Extended Data Fig. 6 Background localizations are imager-sequence specific.

a, Accumulated-tPAINT or (b) sf-tPAINT surfaces were incubated with scrambled-imager and specific imager. c, Representative images compiled from 2000 frames of single molecule localization for accumulated-tPAINT surfaces and (d) sf-tPAINT probes incubated with 5 nM scrambled and specific imagers. The average localizations (µm2s−1) were quantified at 2.5, 5, and 10 nM scrambled and specific imagers for (e) accumulated-tPAINT (n = 4 independent experiments) and (f) sf-tPAINT surfaces (n = 3 independent experiments). Localization density was computed for 5 regions per image to compute an average (black points). Mean ± standard deviation is noted above each category. Error bars are 95% CI. 2.5 nM (accumulated-tPAINT, Scrambled): Mean= 0.0040, 95% CI 0.0015–0.0066; 2.5 nM (accumulated-tPAINT, Specific): Mean= 0.045, 95% CI −0.0017–0.092; 5 nM (accumulated-tPAINT, Scrambled): Mean= 0.0077, 95% CI −0.0057–0.02101; 5 nM (accumulated-tPAINT, Specific): Mean= 0.086, 95% CI −0.0032–0.17; 10 nM (accumulated-tPAINT, Scrambled): Mean= 0.0061, 95% CI 0.0025–0.0097; 10 nM (accumulated-tPAINT, Specific): Mean= 0.17, 95% CI −0.020–0.36; 2.5 nM (sf-tPAINT, Scrambled): Mean= 0.0024, 95% CI 0.00057–0.0043; 2.5 nM (sf-tPAINT, Specific): Mean= 0.022, 95% CI 0.0094–0.034; 5 nM (sf-tPAINT, Scrambled): Mean= 0.0035, 95% CI 0.0011–0.0059; 5 nM (sf-tPAINT, Specific): Mean= 0.028, 95% CI 0.0041–0.051; 10 nM (sf-tPAINT, Scrambled): Mean= 0.0037, 95% CI 0.0024–0.0050; 10 nM (sf-tPAINT, Specific): Mean= 0.044, 95% confidence interval −0.0048–0.094. Data were compared via a 2-way ANOVA. For localization on accumulated-tPAINT probe surface: 2.5 nM scramble versus 2.5 specific (p = 0.9968); 5 nM scramble versus 5 nM specific (p = 0.7527); 10 nM scramble is statistically different than 10 nM specific (p = 0.0115). For localization on sf-tPAINT probe surface: 2.5 nM scramble versus 2.5 specific (p = 0.3153); 5 nM scramble versus 5 nM specific (p = 0.1051); 10 nM scramble is statistically different than 10 nM specific (p = 0.0023).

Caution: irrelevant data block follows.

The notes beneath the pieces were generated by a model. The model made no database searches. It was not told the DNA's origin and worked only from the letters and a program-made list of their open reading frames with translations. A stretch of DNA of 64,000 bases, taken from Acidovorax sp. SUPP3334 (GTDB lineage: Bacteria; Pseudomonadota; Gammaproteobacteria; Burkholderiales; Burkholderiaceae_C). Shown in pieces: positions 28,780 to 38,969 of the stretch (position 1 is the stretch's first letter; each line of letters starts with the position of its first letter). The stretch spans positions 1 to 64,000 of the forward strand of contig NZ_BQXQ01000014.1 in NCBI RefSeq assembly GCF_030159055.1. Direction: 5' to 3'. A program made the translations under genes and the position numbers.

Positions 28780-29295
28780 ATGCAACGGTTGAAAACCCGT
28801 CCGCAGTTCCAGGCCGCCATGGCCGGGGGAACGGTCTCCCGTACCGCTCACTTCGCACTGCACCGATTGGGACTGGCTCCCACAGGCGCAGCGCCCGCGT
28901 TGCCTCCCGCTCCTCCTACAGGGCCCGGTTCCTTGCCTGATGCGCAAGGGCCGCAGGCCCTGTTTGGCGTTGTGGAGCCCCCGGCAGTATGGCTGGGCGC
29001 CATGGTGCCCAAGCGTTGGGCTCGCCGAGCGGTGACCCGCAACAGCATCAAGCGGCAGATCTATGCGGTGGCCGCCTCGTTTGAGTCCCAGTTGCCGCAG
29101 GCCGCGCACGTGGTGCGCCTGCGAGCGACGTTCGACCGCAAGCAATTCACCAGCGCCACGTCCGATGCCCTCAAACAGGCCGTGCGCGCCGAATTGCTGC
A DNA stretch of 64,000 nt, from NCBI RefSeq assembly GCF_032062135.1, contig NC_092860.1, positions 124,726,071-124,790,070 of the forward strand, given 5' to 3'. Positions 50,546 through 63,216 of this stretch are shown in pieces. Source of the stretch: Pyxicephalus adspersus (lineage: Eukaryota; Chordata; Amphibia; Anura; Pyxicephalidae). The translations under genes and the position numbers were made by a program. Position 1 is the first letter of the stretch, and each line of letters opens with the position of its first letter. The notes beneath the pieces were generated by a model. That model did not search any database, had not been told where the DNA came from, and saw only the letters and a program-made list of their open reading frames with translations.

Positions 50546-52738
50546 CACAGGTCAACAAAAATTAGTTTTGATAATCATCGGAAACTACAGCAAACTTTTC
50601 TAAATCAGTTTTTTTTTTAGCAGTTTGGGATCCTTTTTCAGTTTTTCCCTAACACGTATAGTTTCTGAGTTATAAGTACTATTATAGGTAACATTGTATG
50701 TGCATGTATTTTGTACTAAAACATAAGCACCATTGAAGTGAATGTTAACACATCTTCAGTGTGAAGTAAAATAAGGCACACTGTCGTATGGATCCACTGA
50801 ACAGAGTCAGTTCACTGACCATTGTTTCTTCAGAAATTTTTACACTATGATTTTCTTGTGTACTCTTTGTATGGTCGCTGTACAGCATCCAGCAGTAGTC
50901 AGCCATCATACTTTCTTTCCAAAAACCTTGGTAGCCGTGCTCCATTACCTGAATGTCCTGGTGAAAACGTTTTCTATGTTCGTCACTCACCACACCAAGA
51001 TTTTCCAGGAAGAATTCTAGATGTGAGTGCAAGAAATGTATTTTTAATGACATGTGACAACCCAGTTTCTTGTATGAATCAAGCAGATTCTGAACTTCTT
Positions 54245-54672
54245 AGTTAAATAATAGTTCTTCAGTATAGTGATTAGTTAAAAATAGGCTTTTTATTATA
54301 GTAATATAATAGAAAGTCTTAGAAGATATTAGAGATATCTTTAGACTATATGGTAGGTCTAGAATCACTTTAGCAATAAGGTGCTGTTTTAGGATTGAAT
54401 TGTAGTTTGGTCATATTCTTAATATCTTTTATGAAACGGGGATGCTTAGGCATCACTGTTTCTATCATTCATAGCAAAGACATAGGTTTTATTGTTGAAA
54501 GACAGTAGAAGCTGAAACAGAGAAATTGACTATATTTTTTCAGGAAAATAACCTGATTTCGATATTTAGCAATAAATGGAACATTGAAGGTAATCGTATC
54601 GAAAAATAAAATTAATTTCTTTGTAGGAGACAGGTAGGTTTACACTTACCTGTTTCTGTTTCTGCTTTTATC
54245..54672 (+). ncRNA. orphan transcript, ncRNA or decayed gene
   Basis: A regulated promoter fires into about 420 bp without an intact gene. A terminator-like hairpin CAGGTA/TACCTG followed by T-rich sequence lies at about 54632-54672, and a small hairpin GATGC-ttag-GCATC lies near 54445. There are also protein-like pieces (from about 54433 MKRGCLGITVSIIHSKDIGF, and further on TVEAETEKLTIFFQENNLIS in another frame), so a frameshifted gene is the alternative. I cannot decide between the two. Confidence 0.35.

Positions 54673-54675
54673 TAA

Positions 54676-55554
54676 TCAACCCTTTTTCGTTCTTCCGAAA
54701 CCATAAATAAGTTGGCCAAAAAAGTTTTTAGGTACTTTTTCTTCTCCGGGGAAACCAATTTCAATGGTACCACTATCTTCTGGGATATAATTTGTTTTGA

Extended Data Fig. 7 Schematic showing the filtering algorithm and effect of filtering on representative data.